Our non-profit organization has a legal framework and strong foundation that stems from the many years of charitable work done by Baptist communities in Poland.
Our story is about a commitment to help those that are most vulnerable and in need. Our hearts and the hearts of those who came before us have been set on replicating Jesus' ministry by being involved in various charitable initiatives.
- 1861 -
The first baptist church on Polish land was planted in the village of Adamowo (c.a. 60 miles from Warsaw) by a former Lutheran teacher Gotfired F. Alf, who became a believer a few years earlier.
- the 1860s-80s -
Baptist movement starts to grow, churches are planted across the whole country of Poland.
- 1908 -
The Baptist Church in Łódź opened their first orphanage, the fastest developing city in Poland at the time, with an important Jewish community.
The congregation in Łódź started running the "Bethlehem" hospital, with a 75 patient capacity admitted in the following departments: surgery, internal, gynecology, ophthalmology, and oncology. According to the records of hospital director Berty Lohrer, "in 1934, 874 Roman Catholics, 437 Evangelicals, 160 Jews, 109 Baptists, and 9 Orthodox passed through the hospital."
The opening of an orphanage in Brześć, today on the territory of Belarus, which was run by Pastor Łukasz Dziekuć-Malej. There were about 16 children residing at the home up until the outbreak of World War II.
The opening of a retirement home in Narewka, a small town with Orthodox and Jewish communities. The retirement home is still operating in Białystok, 20 miles from Narewka.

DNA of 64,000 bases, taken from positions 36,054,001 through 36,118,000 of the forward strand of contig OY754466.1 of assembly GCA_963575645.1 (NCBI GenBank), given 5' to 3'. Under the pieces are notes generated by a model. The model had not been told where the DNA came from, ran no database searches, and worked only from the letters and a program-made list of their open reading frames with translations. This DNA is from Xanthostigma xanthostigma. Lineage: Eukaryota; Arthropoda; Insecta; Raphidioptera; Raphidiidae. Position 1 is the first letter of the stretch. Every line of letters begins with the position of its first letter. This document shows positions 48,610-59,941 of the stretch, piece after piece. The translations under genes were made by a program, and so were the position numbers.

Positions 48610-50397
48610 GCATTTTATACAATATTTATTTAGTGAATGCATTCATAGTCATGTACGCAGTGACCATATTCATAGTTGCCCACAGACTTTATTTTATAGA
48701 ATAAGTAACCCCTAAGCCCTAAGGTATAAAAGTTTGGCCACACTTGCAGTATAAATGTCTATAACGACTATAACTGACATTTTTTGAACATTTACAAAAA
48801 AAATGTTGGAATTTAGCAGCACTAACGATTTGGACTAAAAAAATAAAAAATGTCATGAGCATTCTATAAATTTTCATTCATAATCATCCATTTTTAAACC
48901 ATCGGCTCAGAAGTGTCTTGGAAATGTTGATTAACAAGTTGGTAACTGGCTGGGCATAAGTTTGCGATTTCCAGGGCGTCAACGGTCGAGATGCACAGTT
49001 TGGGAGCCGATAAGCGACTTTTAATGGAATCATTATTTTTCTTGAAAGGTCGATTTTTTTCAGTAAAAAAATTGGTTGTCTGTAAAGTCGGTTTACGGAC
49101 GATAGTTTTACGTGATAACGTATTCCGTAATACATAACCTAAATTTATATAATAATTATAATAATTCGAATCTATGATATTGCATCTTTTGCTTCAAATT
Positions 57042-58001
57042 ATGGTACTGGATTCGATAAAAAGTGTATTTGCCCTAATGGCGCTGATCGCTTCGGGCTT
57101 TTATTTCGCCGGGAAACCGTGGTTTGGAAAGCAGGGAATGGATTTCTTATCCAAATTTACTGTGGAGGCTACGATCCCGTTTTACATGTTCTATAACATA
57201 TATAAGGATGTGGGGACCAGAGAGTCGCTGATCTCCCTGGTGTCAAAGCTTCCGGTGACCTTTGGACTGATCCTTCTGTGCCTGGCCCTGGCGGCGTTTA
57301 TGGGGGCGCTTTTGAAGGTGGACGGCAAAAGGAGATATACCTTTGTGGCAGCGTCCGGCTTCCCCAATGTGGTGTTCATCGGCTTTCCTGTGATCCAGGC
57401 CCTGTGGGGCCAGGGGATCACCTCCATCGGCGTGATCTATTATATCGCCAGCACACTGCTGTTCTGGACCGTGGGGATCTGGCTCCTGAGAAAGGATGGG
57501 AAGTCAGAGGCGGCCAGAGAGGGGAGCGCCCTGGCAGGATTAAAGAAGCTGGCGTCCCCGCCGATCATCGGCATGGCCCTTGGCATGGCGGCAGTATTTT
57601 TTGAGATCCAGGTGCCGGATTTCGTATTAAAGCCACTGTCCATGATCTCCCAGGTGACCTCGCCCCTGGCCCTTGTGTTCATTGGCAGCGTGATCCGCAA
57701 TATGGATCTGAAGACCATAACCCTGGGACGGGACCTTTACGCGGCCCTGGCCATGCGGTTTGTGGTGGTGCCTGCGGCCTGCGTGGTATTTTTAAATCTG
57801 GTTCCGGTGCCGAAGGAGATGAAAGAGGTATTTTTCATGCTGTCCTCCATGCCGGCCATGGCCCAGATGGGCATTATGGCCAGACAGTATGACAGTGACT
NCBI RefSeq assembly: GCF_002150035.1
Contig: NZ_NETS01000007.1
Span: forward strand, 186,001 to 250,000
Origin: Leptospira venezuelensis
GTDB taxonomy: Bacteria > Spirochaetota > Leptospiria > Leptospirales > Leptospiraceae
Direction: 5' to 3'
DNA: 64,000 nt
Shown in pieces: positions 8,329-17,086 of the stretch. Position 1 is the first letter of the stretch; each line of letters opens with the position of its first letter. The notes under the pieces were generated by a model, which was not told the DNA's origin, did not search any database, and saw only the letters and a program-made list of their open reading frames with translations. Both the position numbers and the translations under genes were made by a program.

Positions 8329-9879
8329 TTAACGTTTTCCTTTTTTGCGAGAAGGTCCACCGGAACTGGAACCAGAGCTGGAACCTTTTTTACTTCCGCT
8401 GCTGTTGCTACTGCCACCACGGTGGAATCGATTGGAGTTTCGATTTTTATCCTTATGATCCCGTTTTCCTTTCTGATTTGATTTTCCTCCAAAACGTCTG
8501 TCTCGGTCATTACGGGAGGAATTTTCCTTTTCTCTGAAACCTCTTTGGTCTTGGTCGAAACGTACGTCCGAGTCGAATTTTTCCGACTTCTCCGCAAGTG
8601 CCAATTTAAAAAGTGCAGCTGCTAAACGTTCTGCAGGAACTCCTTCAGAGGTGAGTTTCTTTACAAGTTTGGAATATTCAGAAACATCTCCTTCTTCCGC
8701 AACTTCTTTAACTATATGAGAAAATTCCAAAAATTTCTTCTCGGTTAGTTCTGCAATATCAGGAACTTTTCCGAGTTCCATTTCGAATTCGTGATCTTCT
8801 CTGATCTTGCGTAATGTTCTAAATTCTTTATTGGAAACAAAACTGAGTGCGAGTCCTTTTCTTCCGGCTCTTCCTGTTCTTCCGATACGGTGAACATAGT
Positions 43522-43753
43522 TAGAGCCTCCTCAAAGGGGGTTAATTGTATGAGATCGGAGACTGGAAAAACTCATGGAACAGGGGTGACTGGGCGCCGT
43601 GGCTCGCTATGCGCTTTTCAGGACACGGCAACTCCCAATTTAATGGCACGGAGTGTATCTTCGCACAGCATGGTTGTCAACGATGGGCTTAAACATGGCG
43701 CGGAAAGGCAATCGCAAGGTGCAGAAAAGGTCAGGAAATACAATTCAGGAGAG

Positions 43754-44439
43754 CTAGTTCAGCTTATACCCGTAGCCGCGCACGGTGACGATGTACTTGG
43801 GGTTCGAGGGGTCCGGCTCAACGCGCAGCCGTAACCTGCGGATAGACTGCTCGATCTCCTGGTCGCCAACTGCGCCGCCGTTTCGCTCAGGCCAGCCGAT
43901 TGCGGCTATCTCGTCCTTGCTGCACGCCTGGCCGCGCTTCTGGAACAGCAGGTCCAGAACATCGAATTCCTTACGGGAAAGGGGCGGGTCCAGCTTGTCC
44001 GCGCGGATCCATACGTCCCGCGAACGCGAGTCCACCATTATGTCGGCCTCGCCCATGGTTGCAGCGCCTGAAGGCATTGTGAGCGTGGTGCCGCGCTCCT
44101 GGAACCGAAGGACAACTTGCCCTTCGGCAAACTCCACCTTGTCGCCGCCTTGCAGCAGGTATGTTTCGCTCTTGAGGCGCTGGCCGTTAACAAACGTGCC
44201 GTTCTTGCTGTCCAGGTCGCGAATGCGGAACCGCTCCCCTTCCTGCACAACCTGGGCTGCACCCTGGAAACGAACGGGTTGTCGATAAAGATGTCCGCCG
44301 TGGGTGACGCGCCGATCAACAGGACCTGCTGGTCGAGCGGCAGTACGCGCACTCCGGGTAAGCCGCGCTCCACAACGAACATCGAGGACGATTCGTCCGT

-Sept. 1st, 1939 -
Nazis Germany attacked Poland from four directions, without a declaration of war. By the 8th of May 1945, when IIWW ended, 30% of Polish citizens were killed by occupants, and 90% of the Polish capital - Warsaw was destroyed by bombs. After the war Polish land was smaller - about ⅔ of its previous territory.
During the II World War, congregations in villages, as well as the Radość (eng. Joy) Center located in one of Warsaw’s suburbs, welcomed children from churches in large cities for summer vacation. After summer, Radość Center was used as a rehab center for recovering Jewish prostitutes.
-Post-war years -
The Polish territory, previously split and occupied by Nazi Germany and the Soviet Union was given new borders. Only 10% of baptists from before the outbreak of the war remained in the new Polish borders. There were no planned charitable activities because Polish people suffered greatly.
-The 70s & 80s -
During the communist years, western countries, especially the USA, began to send money for the construction of new chapels, which helped establish the baptist community again. The evangelical churches in Poland also received other material support that was difficult to obtain at the time - clothes, food, educational and musical materials, which were distributed among the churches and helped to live the months and years with dignity. Polish Christians were smuggling Bibles and Christian literature in the Russian language to the Soviet Union.
-The 90s -
Liberation from communism brought a breath of revival to evangelical churches in Poland. In cooperation with foreign partners, Polish churches began to engage in activities among the poorest, the disabled, and the addicted.
As a result of Poland's significant economic development during the 25 years of freedom, Polish churches began to become independent from foreign aid and resumed their independent initiatives
The Baptist Charity Action (BACh) - a Baptist initiative that conducts extensive charity work in Poland - was founded.
One of the first actions led by the charity was involvement in purchasing and opening a center for addicts in Rzegnów.
Russian invasion of Ukraine. Because of the unique opportunity of having available facilities in Baptist churches across the country, Baptist congregations immediately got involved in helping refugees during the Ukrainian refugee crisis as millions fled to seek shelter in Poland.